Learning to love your body as
it is right now
As a self-described (and self-loving) bigger-bodied woman, Rinsha Ballani is clear about the gift of the current body-positivity movement. It might seem obvious, but there’s power in being able to speak out loud: It’s okay to love your body, as it is, right now.
This cultural shift has humanized and normalized the many shapes and sizes that beauty comes in. It’s given permission for women to see themselves as sexy, desirable, and worthy of love, full stop. No “fixing” required.
But Rinsha is also noticing a troubling trend within the movement, especially online: there’s not a lot of room to talk about the desire to change your body. That seems to be a violation of the agreement — that if you want something different, then that means you don’t accept yourself, which means you must not love your body enough.
So in a cultural moment that’s all about cultivating self-love, it can actually feel weird and shameful to want to change our bodies — whether it’s by losing weight, gaining weight, working out, cosmetic procedures, or plastic surgery.
The result can be a kind of forced silence around the deep longings we might have, and a resistance to facing the shame we feel. So we might recognize we’re losing out on certain aspects of abundant, healthy, sexy living in our current bodies … but feel totally unclear on how to choose a new way of showing up.
With her signature honesty and vulnerability, Rinsha shares the pain, healing, and new freedom she’s finding in what it really means to truly love your body.
Aimee offers her own experience with this, as well. Recently in Bali, she decided to hire a personal trainer. She wanted to feel less sluggish and more alive in her body — stronger, leaner, more powerful, more energized.
But she felt a hesitation to voice her desire out loud. Was it okay to want to hire a personal trainer?
Especially as a woman with a higher-profile Insta account who talks often about self-acceptance, learning how to let go of debilitating body insecurity and learning to love your body so you can truly experience intimacy …
… what role does working out to be leaner and feel sexier play in this messaging?
You’ll hear all about her experience, what she discovered, and how it felt to tend to her body in this way.
(PLUS — Aimee also shares another body-transformation desire that at first felt even more taboo … but that now she feels completely free around.)
Does desiring change
mean you don’t actually love your body?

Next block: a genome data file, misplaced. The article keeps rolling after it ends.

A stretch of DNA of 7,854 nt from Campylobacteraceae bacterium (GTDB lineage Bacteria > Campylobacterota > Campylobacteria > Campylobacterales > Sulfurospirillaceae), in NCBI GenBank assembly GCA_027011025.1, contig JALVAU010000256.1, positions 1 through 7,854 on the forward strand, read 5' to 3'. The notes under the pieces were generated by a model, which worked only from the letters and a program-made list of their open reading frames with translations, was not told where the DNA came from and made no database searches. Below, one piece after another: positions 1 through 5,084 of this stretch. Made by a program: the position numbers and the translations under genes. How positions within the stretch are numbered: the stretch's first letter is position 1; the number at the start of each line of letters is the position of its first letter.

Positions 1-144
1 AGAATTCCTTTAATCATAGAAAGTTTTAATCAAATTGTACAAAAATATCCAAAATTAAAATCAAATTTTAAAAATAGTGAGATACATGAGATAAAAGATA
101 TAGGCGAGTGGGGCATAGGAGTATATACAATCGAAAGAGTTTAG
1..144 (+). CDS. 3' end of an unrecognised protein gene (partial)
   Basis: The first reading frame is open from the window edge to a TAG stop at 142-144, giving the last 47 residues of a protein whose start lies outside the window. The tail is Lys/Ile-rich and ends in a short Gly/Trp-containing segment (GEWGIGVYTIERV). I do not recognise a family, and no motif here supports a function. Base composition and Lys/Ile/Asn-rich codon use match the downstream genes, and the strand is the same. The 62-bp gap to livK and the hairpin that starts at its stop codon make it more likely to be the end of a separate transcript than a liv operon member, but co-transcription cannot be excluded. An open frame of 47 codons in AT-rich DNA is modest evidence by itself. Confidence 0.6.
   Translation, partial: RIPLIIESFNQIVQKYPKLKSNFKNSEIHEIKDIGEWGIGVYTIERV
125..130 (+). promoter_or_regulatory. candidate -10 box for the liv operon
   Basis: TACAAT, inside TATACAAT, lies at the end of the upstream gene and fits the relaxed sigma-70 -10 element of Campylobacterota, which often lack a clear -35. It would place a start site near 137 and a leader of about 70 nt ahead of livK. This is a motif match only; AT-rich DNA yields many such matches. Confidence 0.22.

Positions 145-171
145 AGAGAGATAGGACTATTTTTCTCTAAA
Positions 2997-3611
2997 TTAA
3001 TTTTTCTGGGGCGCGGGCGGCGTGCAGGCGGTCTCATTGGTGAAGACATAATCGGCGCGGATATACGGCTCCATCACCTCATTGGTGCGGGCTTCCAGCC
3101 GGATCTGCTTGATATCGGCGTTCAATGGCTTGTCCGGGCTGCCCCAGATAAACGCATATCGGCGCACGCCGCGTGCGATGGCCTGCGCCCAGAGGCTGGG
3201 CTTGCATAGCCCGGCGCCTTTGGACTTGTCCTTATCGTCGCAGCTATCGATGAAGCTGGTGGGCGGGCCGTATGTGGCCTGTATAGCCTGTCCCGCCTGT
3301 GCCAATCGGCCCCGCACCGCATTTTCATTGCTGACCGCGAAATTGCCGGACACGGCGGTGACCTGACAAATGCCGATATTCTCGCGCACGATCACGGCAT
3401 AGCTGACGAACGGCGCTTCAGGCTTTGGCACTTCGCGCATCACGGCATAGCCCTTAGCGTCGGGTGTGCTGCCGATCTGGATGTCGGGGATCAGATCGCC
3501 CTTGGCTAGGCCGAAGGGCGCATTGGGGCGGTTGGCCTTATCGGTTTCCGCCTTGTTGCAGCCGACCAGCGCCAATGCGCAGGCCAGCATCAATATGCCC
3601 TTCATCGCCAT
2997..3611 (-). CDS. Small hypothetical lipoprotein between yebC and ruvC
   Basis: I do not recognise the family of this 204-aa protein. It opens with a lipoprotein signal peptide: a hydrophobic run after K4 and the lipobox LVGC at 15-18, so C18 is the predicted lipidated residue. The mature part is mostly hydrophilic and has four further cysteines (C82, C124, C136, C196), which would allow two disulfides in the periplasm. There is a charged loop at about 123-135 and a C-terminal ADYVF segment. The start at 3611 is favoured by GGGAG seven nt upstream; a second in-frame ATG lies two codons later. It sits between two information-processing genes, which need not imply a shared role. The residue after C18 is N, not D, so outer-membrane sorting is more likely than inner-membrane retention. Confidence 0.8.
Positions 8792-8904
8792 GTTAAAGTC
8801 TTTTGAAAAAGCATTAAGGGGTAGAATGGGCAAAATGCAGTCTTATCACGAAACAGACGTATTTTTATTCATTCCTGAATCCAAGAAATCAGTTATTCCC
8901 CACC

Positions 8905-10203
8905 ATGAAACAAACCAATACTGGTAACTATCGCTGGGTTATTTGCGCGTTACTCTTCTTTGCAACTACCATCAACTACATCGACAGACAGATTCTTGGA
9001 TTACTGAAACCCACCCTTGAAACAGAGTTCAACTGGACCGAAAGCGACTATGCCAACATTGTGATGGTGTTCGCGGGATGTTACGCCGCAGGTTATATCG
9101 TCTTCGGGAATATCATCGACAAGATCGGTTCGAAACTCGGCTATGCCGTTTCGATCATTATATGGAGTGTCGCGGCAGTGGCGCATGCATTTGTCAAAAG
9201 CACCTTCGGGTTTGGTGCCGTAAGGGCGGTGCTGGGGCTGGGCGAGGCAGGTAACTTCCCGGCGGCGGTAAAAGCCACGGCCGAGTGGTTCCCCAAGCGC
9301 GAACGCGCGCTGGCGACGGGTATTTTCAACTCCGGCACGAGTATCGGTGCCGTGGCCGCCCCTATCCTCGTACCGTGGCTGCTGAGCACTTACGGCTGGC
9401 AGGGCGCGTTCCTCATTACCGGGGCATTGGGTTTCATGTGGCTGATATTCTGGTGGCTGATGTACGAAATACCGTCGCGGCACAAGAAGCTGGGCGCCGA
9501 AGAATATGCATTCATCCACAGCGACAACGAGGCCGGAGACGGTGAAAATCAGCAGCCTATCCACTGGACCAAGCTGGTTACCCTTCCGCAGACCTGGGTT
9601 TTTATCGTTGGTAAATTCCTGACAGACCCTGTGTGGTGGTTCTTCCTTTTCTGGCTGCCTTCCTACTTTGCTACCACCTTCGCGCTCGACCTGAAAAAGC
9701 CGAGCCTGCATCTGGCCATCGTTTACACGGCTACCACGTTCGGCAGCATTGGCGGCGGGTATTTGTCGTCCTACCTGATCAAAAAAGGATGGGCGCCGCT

That’s what Rinsha and Aimee discuss in this episode,
and wow — this is a nuanced, juicy conversation!
Together, as women and as sisters, they tackle the complexities of questions like:
- Is it possible to truly, genuinely, passionately love your body … AND also want to change it?
- Where does “positivity” cross over into “bypassing”? And how can that be disempowering for women?
- How can we discern our “come from”? Meaning — how do we know when our desire for change is coming from a place of not-enough vs. a place of soul-level desire?
- How can we practice continually tuning into and trusting our real desires when it comes to the choices we make around our bodies, regardless of where the cultural tides move?
Rinsha has been an integral part of Desire on Fire since the beginning, and she’s no stranger to controversial stances — and this conversation is no exception.
Bold, contrarian, and beautifully vulnerable, this is an episode for anyone who is walking the long journey to true body-self-love and embracing your worthiness, your sexiness, and your desires for your body, regardless of what shape or size it is.
What you’ll learn in this episode:
- Why Aimee decided to hire a personal trainer in Bali
- The judgments we hold about others’ choices — and what those judgments are trying to show us
- Rinsha’s movement to genuinely love every inch of her body
- What the body positivity movement has brought us — and what it’s missing
- Working through our experiences of shame (instead of bypassing) to get to the deeper desire
- The plastic surgery Aimee really wants
- Learning to identify your “come from” — and why it makes all the difference
People and Resources
Mentioned in this Episode:
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